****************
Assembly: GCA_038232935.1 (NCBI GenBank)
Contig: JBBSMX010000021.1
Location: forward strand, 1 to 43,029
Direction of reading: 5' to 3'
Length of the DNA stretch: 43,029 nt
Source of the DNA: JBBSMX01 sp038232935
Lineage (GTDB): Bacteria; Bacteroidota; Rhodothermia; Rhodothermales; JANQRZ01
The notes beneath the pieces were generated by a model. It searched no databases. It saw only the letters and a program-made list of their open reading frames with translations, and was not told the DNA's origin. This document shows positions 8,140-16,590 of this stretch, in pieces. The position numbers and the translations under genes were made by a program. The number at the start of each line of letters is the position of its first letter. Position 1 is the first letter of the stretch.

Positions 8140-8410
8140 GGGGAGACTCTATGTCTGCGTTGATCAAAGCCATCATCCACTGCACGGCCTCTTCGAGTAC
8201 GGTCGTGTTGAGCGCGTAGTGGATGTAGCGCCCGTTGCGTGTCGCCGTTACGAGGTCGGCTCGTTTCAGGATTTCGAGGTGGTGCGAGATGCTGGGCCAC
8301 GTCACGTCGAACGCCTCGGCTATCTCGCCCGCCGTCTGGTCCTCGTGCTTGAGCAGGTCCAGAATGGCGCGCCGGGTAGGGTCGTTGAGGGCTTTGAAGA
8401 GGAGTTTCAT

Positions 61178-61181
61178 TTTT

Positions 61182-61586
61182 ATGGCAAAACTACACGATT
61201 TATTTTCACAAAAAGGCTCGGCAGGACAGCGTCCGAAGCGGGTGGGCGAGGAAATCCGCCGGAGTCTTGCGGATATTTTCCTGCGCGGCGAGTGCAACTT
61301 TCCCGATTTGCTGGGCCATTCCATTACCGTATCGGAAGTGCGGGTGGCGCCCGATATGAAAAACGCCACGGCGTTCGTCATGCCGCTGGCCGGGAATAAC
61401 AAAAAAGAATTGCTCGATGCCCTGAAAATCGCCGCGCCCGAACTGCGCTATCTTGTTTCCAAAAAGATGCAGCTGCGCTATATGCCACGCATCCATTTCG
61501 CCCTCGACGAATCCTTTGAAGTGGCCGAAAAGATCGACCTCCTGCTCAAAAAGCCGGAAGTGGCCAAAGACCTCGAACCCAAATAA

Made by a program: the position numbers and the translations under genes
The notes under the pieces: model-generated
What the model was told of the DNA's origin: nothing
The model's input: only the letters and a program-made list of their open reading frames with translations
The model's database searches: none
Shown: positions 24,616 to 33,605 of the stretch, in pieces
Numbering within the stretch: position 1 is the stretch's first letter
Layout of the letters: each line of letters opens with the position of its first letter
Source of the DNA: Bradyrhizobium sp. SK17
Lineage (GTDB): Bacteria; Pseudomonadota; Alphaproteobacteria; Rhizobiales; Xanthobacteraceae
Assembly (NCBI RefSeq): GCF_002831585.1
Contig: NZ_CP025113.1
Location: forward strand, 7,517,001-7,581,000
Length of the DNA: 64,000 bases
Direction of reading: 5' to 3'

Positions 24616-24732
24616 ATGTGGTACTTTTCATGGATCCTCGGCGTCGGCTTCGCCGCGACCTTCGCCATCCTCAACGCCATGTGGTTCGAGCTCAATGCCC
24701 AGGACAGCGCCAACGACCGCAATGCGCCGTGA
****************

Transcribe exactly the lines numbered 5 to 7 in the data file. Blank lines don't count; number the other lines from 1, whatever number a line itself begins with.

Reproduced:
Length of the DNA stretch: 43,029 nt
Source of the DNA: JBBSMX01 sp038232935
Lineage (GTDB): Bacteria; Bacteroidota; Rhodothermia; Rhodothermales; JANQRZ01